African Freshwater Pipefish (Enneacampus ansorgii)


Enneacampus ansorgii (Syngnathus ansorgii or S. pulchellus), also known as the African Freshwater Pipefish is a livebearer fish that likes fresh and brackish waters with heavy vegetation from the Western coast of Africa from Gambia River drainage to the Cuanza River in Angola. Like seahorses, it is part of the Syngnathidae family.



Enneacampus ansorgii is an elongated fish (snake-like) with a relatively short, tubular snout. The body is protected by a series of bony rings marked with small, irregular yellow spots. Because of the elongated body, the dorsal fin is located far back. It has 22-29 dorsal soft rays and the anal fin is too small with 2-3 anal soft rays.

Their back is dark brown with no dorsal spines, the flanks are light brown and the belly region is brick-red to orange. They have a small, fan-shaped caudal fin. The male has a stomach ridge that is formed by two lateral folds which becomes a breeding pouch during the spawning season.

They can grow up to 5-6 inches (13-15 cm).

Behavior and Compatibility:


Enneacampus ansorgii is a relatively benthic, peaceful, and social fish that sometimes will rest on the substrate or among the plants. It is preferable to keep them in groups or with other calm species that will not compete for food. Other pipefish species, slow-moving gobies, and small livebearers are good tank mates. Other compatible species are smaller Synodontis, Pelvicachromis, Poecilia, hatchet fish, African freshwater butterflyfish, Freshwater Sole, snails, and fan shrimps (Atyopsis spp.). Halfbeaks are a good option also, yet if they are a bit more boisterous, they tend to ignore tough crustacean foods (mysids and krill), and they will not compete for food with E. ansorgii.

Being a slow feeder is not advised to keep them with overly active or territorial species, such as Synodontis and mormyrids.

Water Parameters:

Temperature: 24-28°C
pH: 7,0 – 8,2
Hardness: 10 -25 dGH

Enneacampus ansorgii likes hard, alkaline freshwater or slightly brackish waters. For Enneacampus ansorgii, an additional 0.5% salt is recommended (4 TSP of salt to every 10 gallons – 5 g/10 L).

Proper Tank Conditions:

The minimum tank size required is 120 liters (30 gallons) for 4-5 fish. It has to be well aerated and with a moderate current.

They require specific water parameters they need including plenty of hiding places and coverage. Sand substrate, preferably coral sand is suitable for the bottom. The tank should be positioned to receive the morning sun.

To build a complex habitat for these fish, plants, bogwood, and rocks are suitable for decoration. Using such decoration will also make them feel safe at the same time. But it is substantial to ensure that the uneaten food would not accumulate where the water current does not reach it.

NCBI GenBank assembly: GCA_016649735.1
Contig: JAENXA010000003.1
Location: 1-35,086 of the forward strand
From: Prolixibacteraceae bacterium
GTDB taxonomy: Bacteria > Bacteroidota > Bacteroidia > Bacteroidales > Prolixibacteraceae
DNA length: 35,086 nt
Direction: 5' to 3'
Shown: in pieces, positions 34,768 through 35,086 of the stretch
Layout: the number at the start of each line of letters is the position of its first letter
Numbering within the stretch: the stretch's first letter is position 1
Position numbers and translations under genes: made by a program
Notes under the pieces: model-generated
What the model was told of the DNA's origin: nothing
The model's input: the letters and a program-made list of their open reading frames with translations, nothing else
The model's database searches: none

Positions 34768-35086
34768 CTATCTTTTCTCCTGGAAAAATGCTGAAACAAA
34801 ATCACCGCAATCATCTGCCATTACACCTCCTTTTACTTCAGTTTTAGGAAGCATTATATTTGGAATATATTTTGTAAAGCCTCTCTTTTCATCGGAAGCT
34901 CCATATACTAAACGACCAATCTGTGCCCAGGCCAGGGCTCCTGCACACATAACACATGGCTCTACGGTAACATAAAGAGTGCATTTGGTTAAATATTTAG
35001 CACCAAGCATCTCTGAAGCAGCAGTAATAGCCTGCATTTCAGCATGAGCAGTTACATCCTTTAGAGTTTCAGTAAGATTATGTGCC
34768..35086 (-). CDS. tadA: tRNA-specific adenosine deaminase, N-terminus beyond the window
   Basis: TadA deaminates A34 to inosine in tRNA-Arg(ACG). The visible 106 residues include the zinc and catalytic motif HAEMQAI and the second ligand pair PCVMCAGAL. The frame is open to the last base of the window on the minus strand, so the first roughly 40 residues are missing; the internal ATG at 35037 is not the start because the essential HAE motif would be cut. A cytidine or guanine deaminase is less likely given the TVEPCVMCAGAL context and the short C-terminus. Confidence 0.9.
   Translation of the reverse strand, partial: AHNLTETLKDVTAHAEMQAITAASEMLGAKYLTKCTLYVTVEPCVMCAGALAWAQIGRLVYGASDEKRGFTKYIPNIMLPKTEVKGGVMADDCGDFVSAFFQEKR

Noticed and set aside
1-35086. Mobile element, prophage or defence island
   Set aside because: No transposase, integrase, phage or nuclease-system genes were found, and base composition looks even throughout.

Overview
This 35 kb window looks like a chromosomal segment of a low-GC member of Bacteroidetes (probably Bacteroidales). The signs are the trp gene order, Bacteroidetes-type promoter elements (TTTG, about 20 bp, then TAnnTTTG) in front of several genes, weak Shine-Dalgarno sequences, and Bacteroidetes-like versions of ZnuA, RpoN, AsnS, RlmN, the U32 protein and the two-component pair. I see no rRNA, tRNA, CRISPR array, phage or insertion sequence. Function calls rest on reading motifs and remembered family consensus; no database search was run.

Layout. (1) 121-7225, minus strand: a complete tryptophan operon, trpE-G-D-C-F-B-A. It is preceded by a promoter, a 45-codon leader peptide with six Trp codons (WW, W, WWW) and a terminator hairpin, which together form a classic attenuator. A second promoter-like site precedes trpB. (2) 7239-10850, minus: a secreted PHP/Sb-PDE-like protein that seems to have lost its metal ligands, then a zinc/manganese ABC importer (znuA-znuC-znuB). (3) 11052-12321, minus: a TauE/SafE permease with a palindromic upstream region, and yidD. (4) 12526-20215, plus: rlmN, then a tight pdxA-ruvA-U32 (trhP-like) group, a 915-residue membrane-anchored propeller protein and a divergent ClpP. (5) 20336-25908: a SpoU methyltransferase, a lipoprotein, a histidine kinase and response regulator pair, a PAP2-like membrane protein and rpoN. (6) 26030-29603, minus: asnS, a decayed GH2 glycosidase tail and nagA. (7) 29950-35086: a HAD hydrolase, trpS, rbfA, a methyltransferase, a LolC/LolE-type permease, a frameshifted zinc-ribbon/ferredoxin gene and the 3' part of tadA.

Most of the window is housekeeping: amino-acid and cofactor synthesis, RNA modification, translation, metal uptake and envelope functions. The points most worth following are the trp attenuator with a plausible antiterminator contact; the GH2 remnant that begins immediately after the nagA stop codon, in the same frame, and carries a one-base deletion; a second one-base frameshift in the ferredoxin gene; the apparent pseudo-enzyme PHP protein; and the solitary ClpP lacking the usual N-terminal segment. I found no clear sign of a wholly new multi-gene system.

Enneacampus ansorgii like to live in areas that have heavy vegetation. Therefore, plants that can tolerate the slightly brackish water conditions, such as Vallisneria and Sagittaria should be used for the decoration. These long-leafed plants would orient nicely with the elongated body of the fish.


Enneacampus ansorgii are very specialized predators. They move slowly and stealthily through the vegetation until they spot their prey. Once the prey is spotted, they suck it into their mouth by expanding their buccal cavity (“cheeks”) and creating a vacuum by simultaneously closing the gill covers and the mouth. The vacuum is created when the mouth is opened. This way of feeding is very effective and allowing them to capture the prey that other fish missed.

They feed exclusively on live food, such as daphnia, brine shrimp, ghost shrimp, Cyclops, fish fry (livebearers), bloodworms, and mosquito larvae.

Sometimes, E. ansorgii can be trained to eat frozen food (frozen mysids and krill; frozen brine shrimps are not that nutritious), but the frozen food should “move” in the water to attract them to eat it. It is best to mix frozen food with live brine shrimps to train them to eat frozen foods.


Because of the special water conditions and their way of feeding, it is hard to breed Enneacampus ansorgii in captivity, but it was performed successfully on several occasions and they breed in freshwaters.


The female will lay the eggs above the male’s brooding pouch. Later, the eggs will pass through the male’s anal opening that is bordered by two lateral folds. These enclose the eggs and form the breeding pouch. The male will carry the eggs for several months until batches of live fry hatch at the same time. After the fry hatch, they can eat baby brine shrimps, cyclops, rotifers, and relatively smaller species of daphnia “Moina”.

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